Clinton broke new ground by taking part in the first strategic cooperation forum between Washington and the Gulf states in Riyadh. She looked forward to take “practical and specific steps to strengthen mutual security, such as helping militaries improve interoperability, cooperate on maritime security and missile defense, and coordinate responses to crises.”

The United States has already sold a number of different missile defense systems to partners in the Gulf region, including Patriot missiles that the official said would form the “building blocks” for such a system, she said.

Referring to the attitude of Iran, Clinton said that the US and the Gulf governments share concerns about Iran’s nuclear activity. She told the GCC officials that the partnership with the US had “enormous potential” to advance common interests. The United States’ commitment to Arab nations is “rock-solid and unwavering,” added Clinton. “Now we look forward to expanding our multilateral cooperation as well,” she said at the opening of the forum with GCC foreign ministers.

The forum’s meeting comes as the Obama administration is moving to strengthen its ties with Gulf nations whose geography and oil resources already have made them key players in US defense and energy security. Clinton also discussed with the Saudi officials international efforts to send more humanitarian aid into Syria, and support opposition efforts to present a united and inclusive political vision for the future. She also discussed tightening the array of US, European, Canadian, Arab and Turkish sanctions on Syria, US.

Despite the UN envoy’s demand for an immediate cease-fire and Clinton expressing concerns about Syria, the Syrian military clashed with defectors in the capital of Damascus and regime forces pummeled other areas with heavy gunfire yesterday.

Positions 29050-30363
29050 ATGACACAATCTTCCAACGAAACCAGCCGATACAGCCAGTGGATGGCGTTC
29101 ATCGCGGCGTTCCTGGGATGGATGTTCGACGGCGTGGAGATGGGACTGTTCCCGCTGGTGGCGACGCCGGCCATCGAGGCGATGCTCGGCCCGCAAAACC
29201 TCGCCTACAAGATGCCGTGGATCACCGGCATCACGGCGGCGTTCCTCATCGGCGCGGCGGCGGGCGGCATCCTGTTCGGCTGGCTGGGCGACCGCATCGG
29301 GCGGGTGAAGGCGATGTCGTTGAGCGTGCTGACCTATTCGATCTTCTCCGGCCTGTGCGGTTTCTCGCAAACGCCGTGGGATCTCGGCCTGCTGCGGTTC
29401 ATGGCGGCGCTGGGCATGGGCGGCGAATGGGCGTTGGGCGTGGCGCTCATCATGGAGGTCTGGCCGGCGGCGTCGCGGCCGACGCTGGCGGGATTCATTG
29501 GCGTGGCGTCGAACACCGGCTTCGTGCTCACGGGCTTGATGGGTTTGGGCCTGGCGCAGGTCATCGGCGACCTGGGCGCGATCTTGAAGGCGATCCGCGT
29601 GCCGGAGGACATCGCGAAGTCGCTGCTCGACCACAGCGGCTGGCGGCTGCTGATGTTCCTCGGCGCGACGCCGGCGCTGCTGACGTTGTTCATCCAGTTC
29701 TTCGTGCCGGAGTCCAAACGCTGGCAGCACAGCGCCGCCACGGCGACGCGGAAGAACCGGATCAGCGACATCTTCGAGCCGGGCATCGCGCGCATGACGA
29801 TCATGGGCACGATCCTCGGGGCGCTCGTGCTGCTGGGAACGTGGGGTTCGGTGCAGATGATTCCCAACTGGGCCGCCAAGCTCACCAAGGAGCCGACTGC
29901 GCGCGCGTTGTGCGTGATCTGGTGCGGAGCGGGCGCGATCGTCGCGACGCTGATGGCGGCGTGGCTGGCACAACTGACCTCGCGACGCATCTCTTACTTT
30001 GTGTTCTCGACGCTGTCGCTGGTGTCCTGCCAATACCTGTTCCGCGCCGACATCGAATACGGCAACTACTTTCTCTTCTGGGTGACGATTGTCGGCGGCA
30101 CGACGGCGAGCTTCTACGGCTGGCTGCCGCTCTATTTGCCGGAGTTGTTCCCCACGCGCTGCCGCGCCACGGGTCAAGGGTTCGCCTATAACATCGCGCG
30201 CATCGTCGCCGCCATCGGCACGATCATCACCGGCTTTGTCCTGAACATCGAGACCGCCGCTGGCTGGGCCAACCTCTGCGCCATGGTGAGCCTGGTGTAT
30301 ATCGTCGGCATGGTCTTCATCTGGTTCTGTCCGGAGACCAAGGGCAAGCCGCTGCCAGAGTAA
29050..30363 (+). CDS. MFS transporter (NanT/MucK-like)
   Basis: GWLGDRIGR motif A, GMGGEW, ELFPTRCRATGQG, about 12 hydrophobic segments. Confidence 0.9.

The latest violence comes as Kofi Annan, UN-Arab League special envoy to Syria, urged President Assad to implement his six-point peace plan to end the violence and not wait for concessions from the opposition. The fighting undermines the peace initiative brokered by Annan, the United Nations and Arab League joint envoy to Syria. Assad accepted the terms of the plan Tuesday, but the bloodshed has persisted. The killing of civilians in Syria is continuing and all diplomatic efforts are being hampered by Syrian regime.

The US, Saudi and GCC officials also talked about Yemen, in light of the election and the transition process under way there and the strong role that Saudi Arabia has played in the GCC and otherwise in getting to this place. They also discussed the reforms in the Gulf, including the role of women. They discussed as how to keep the global oil supply strong in this period and the essential role that Saudi Arabia plays in that. The talks also focused on supporting the transitions underway in Tunisia and Egypt.

Referring to the wide-ranging talks between Prince Saud and Clinton here Friday, a diplomatic source said that, “the talks covered all bilateral and regional issues. The two sides focused on Syria, Yemen, Egypt, Tunisia, Libya, Bahrain and other subjects.

Clinton later flew to Istanbul, for a meeting on Sunday with the “Group of Friends of the Syrian People.”

Representatives from 60 nations have been invited to attend the Istanbul meet, ostensibly in an effort to help end the bloodshed in Syria and to discuss future course of action.

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Arab News

Arab News

Arab News is Saudi Arabia's first English-language newspaper. It was founded in 1975 by Hisham and Mohammed Ali Hafiz. Today, it is one of 29 publications produced by Saudi Research & Publishing Company (SRPC), a subsidiary of Saudi Research & Marketing Group (SRMG).